Editorial Article: Keeping Up to Date With Clinical Laboratory Automation

Laboratory automation is helping clinical laboratories to keep up with demand

23 Dec 2015

Large clinical laboratories like this one at DASA, Brazil, are benefiting from total automation systems

Clinical laboratories are under immense and relentless pressure to improve turnaround times, reduce human error rates, improve efficiency and make cost savings. This drive has seen the steady automation of most clinical laboratories. 

Changing times

As automation solutions continue to evolve, it can be difficult to keep up with current advances. Only a few decades ago, all laboratory work was carried out using manual procedures and techniques, in clearly separated laboratory departments. In modern laboratories of the developed world, many of these manual procedures have been automated and integrated, so that different departments are coupled together (for example clinical chemistry and immunology assays combined in a single analyzer).

Most analyzers are now automated so that you put a sample onto a loading rack, press go and wait to be presented with a test result (load and go). However modern automation encompasses so much more, and with the rise of total laboratory automation (TLA), clinical laboratories are becoming more efficient, more precise and more cost effective than ever before.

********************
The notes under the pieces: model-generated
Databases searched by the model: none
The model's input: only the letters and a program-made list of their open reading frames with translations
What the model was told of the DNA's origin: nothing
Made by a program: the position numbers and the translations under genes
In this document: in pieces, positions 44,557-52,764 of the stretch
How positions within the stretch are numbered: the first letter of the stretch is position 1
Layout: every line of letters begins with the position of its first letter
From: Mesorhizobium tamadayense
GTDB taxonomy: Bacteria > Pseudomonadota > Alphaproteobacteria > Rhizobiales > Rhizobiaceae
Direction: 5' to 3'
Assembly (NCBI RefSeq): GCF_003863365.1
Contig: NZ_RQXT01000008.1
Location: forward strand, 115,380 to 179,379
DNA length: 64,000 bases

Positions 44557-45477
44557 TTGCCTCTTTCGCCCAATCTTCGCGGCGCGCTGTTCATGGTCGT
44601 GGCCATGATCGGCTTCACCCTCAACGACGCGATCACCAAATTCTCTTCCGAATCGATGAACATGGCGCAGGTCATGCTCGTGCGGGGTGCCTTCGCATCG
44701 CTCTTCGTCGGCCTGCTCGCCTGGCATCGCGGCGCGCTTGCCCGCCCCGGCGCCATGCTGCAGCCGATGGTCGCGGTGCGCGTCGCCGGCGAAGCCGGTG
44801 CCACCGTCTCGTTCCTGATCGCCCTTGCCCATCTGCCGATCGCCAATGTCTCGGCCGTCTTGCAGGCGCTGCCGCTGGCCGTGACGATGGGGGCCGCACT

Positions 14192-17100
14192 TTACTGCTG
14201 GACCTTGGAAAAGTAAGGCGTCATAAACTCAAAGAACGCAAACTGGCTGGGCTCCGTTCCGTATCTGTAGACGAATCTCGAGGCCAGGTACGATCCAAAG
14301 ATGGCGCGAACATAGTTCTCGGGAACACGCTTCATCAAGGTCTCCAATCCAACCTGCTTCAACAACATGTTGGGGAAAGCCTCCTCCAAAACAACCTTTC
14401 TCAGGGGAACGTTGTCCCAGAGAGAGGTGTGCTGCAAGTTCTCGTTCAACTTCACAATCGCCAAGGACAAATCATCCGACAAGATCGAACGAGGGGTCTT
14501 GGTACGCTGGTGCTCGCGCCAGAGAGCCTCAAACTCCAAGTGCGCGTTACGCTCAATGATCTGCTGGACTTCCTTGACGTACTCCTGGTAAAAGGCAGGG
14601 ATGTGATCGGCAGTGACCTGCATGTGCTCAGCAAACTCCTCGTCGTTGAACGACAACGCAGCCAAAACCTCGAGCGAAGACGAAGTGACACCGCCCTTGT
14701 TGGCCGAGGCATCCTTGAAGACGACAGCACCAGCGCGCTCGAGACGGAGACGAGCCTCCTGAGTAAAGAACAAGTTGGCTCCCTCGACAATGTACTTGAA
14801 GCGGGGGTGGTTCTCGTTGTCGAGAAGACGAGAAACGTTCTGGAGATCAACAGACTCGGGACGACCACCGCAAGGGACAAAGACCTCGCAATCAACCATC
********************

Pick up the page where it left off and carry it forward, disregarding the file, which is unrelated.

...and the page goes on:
TLA automates the laboratory process from specimen receipt, to testing, right through to sample storage. Modern systems have tracks that can travel the length of corridors, around corners and even up and down floors.

AptioTM Automation from Siemens Healthcare Diagnostics is an example of a total automation system

Pre- and post-analytical automation

Examples of pre-analytical systems include the cobas p 512 and 612 Pre-Analytical Systems and Beckman Coulter’s Power Processor Sample Handling System, both for use in clinical chemistry.

Following analysis, post-analytical modules can manage reflex testing as well as the storing and archiving of samples. Examples of post-analytical systems include the cobas p 501 / cobas p 701 Post-Analytical Units for clinical chemistry and the Sysmex XN-9000 Sorting & Archiving System for hematology.

An example of a TLA system comprising of both pre- and post-analytical modules is AptioTM Automation from Siemens Healthcare Diagnostics.

In smaller laboratories, with lower throughput, the complexity and cost of TLA may not be necessary or possible. In these cases it will be more cost effective to automate parts of the laboratory testing process. Pre-analytics automation, in particular, frees up the time of skilled staff by removing the unskilled, manual jobs involved in sample preparation.

For more information on clinical laboratory automation, download the free SelectScience Clinical Laboratory Automation Buying Guide.